In summary, we were able to demonstrate that wrist-worn devices can be of use for predicting a patient's 6-minute walk test outcome, with uncertainties overlapping to the minimal clinically important differences and the MDC of the 6-minute walk test itself. The daily time spent in moderate activity was determined based on heart rate data obtained from these wearable devices. It was predictive for 6-minute walk distances and achievement of patient- (gender, age and BMI) specific target 6-minute walk distances, an established diagnostic and prognostic marker. Further studies in larger cohorts and a variety of disease groups are required to improve the method’s accuracy and to investigate if continuous recordings can provide helpful additional information for diagnostic processes and therapy planning.


Study population

The present study was part of the “EurValve” research initiative, focusing on decision support in patients with valvular heart disease. The project’s aim was to implement and test, in a relevant clinical target cohort, a decision support system (DSS) for aortic and mitral valve replacement and repair. The main component of the DSS was a combined 0D model of the cardiovascular system that includes modification options for valve repair and replacement, aiming to predict the haemodynamic effects of different types of treatment. The multi-centre study was conducted at three European sites in the Netherlands, the United Kingdom and Germany. In all recruited patients, clinical routine data were assessed and included demographics, anthropometrics, medical history and functional cardiac imaging. Patients with aortic stenosis, mitral regurgitation and mixed valvular heart disease recruited at Deutsches Herzzentrum Berlin (DHZB, German Heart Centre Berlin) and the Sheffield Teaching Hospitals were assessed using a Philips health watch (DL8791, Philips, Stamford, CT, USA). The device is licensed as a medical product in Europe. Heart rate as well as steps and activity counts from wrist movement was recorded.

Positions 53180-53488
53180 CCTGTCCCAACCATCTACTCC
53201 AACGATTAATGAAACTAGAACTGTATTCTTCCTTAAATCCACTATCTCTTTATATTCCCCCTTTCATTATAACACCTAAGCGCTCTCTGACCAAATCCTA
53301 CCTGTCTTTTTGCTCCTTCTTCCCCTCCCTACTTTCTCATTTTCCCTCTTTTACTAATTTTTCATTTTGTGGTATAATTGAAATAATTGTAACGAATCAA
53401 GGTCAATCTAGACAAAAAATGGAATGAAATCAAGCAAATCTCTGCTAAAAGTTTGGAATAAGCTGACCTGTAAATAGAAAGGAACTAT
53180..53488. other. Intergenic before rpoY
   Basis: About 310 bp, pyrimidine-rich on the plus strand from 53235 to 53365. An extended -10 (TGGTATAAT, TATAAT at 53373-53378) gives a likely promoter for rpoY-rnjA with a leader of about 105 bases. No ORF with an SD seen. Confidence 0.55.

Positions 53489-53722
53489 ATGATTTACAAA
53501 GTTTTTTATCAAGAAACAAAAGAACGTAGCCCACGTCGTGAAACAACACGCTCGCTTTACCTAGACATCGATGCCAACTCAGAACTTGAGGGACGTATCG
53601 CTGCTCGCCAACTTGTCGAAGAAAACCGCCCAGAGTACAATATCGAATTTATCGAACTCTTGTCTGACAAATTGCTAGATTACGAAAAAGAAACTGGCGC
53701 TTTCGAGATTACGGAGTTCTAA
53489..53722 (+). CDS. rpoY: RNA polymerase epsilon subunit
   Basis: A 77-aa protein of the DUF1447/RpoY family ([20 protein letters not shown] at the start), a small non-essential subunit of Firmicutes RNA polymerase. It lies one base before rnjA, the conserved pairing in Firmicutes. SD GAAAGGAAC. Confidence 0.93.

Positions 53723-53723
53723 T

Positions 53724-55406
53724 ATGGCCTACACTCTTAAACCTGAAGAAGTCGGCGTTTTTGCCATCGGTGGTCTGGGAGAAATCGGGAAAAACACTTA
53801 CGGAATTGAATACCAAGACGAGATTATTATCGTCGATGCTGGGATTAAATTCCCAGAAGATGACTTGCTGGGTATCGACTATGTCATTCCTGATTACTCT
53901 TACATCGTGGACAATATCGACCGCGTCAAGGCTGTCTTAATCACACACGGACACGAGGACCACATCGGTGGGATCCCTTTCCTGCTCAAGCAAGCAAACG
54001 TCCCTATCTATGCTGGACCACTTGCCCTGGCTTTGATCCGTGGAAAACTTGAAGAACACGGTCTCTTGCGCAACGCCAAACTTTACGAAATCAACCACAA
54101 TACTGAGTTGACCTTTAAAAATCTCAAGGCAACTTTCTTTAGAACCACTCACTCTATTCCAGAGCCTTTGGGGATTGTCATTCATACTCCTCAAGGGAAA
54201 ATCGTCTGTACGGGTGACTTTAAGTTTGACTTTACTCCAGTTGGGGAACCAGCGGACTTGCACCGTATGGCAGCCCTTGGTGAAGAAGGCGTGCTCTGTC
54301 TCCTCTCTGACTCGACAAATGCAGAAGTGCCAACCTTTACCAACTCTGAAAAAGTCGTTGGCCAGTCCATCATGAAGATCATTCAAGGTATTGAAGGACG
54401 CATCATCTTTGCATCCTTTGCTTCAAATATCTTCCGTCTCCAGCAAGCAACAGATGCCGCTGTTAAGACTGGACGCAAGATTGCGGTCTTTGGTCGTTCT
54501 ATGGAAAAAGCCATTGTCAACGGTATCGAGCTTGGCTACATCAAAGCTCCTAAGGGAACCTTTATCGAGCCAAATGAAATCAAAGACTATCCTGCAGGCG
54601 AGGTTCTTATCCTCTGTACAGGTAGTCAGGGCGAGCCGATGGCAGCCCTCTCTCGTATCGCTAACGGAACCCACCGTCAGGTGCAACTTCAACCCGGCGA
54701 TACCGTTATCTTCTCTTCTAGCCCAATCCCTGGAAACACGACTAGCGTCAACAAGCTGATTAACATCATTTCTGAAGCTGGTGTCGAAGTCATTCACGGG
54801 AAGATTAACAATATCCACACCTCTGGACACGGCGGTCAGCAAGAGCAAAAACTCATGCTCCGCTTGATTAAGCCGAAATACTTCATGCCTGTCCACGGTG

The study protocol included wearing the device during everyday life for at least 23 h and performing a 6-minute walk test. Datasets were excluded if the heart rate-based analysis of daily activity was affected by tachycardic atrial fibrillation or if no 6-minute walk test was conducted. Patients were included at different stages and time points during the treatment process (before and/or after treatment).